As LITTLE as five years ago, Europe, its economies stagnating in what
numerous observers diagnosed as a serious case of Eurosclerosis, was
mired in pessimism. Today, that same Europe is euphoric, if also
occasionally anxious, over the prospect of eliminating its internal borders,
at least for commercial purposes, by the end of 1992.
In no small measure this dramatic turnabout is the personal achievement
of Jacques Delors, President of the European Commission since
January 1985. He and his fellow commissioners, especially Lord Cockfield,
put forward a program of action that has captured the imagination
of Europeans and reinvigorated Europe's economy. Their proposal,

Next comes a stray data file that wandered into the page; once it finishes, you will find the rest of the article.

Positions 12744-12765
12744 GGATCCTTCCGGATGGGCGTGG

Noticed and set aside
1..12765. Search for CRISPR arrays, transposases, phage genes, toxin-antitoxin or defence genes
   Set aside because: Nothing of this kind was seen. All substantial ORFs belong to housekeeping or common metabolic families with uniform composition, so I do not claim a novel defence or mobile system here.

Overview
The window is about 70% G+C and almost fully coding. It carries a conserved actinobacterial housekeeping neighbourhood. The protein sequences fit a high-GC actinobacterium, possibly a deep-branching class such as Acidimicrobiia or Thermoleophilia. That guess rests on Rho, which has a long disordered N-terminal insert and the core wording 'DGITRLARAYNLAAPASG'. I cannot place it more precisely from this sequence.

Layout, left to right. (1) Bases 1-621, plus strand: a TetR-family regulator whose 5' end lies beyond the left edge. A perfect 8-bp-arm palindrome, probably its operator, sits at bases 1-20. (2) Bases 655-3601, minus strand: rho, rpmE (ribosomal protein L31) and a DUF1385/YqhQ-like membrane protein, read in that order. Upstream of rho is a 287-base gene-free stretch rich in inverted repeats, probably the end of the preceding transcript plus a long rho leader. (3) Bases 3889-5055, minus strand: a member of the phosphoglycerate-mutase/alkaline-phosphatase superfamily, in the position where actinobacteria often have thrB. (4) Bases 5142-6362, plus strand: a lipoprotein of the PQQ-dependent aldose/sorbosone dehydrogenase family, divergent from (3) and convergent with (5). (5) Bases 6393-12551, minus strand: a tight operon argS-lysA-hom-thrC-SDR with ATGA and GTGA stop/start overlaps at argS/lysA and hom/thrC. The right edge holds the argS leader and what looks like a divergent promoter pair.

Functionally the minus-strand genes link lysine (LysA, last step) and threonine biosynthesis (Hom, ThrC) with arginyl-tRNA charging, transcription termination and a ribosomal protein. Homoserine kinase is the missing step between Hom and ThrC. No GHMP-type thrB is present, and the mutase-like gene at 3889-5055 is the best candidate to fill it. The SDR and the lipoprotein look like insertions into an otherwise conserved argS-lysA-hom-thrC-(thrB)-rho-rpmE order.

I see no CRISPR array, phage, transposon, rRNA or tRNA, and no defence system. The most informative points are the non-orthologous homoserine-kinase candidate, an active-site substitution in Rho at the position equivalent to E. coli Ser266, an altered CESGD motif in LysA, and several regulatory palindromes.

outlined in a White Paper, "Completing the Internal Market," published
in July 1985, fell on receptive ground, since Europeans were ready for
new initiatives. The White Paper called for the completion of the internal
market-for goods, services, capital, and labor-by the end of 1992. To
this end, it suggested the need to adopt more than 300 "directives,"
which carry the force of law within the European Community, a number
that has since been reduced through consolidation to 279.